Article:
People counting is best done on a two-dimensional scale, so a camera mounted overhead works well here. If the camera were placed at eye level, and a crowd came into the store, you might not be able to see each person because some people likely would be blocked by those in front of them.

If the goal is to determine who is lingering in a particular spot, however, then a wide-angle camera is the proper choice. And if you want to do both of these things in the same space, you’ll need multiple cameras mounted appropriately.

Lighting is another key consideration when deploying analytics. If a scene goes in and out of shadows frequently, it will affect the accuracy of the information received. Trying to read license plates? Think about how headlights could play havoc with a camera if positioned incorrectly.

Before going ahead with an analytics program, it’s important to consider all of the factors that will impact video quality. From illumination to separating assets and people to dealing with obstructions and movement, all of these can make a great analytics system an ineffective one if not handled properly.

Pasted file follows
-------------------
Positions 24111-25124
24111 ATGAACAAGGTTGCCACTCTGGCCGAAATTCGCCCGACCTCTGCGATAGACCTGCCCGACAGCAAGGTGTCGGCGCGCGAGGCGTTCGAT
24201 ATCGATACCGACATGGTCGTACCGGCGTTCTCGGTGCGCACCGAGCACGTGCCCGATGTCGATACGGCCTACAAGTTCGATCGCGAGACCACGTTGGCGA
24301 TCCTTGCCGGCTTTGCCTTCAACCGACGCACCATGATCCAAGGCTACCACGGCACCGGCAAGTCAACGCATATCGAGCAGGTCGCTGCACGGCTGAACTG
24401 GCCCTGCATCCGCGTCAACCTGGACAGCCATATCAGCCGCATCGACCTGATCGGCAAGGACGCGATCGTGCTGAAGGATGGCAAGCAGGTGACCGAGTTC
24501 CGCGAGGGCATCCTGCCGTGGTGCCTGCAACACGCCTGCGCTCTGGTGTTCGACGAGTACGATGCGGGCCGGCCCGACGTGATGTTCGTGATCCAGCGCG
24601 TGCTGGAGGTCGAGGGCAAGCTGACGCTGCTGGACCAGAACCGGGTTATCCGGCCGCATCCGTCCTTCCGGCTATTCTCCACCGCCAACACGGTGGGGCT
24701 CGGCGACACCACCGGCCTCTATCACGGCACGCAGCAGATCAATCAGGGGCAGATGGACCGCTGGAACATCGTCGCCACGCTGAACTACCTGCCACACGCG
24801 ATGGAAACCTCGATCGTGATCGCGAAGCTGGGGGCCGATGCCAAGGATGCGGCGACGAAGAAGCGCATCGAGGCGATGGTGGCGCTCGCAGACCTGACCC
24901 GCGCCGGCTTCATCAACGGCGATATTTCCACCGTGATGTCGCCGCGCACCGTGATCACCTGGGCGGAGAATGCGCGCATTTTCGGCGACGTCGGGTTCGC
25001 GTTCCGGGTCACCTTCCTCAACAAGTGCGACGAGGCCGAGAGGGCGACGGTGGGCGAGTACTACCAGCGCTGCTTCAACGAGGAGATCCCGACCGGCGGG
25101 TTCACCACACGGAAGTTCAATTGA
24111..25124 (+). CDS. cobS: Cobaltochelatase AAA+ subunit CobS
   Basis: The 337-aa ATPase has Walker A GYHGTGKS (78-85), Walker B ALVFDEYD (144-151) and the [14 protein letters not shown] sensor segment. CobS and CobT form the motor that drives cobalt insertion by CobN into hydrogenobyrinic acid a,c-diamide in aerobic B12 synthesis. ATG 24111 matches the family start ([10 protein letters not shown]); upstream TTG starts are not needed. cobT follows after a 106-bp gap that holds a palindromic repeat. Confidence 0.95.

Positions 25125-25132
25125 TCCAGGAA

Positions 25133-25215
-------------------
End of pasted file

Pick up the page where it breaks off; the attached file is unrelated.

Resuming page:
So sit down at that computer — or if you’re old school, get out that pen and paper — and list what you want your system to do. Then go through all the factors that could influence your outcome before making a final selection with the help of an integrator or supplier on cameras and mounts.

The success of your analytics system depends on it. Watch our videos below on victor and VideoEdge video intelligence and analytics.

Weathering the Storm: Selecting Security Solutions for Harsh Environments

Discussions of global warming aside, just about everyone can agree that the weather and environmental conditions are ever changing and have become a major consideration when putting together specifications for a security system.

While much attention is paid to what physically needs to be secured and the best cameras, readers and sensors to achieve this, none of that will matter much if the products chosen aren’t up to rigors of temperature, wind, rain, snow and sea.

With the need to secure just about everything these days, it is incumbent on integrators, installers and security personnel to select equipment that can truly weather the storm. The growing emphasis on perimeter security has shifted the focus to not only what works for interior settings, but what is feasible for the exterior as well. And these may not always be the same products.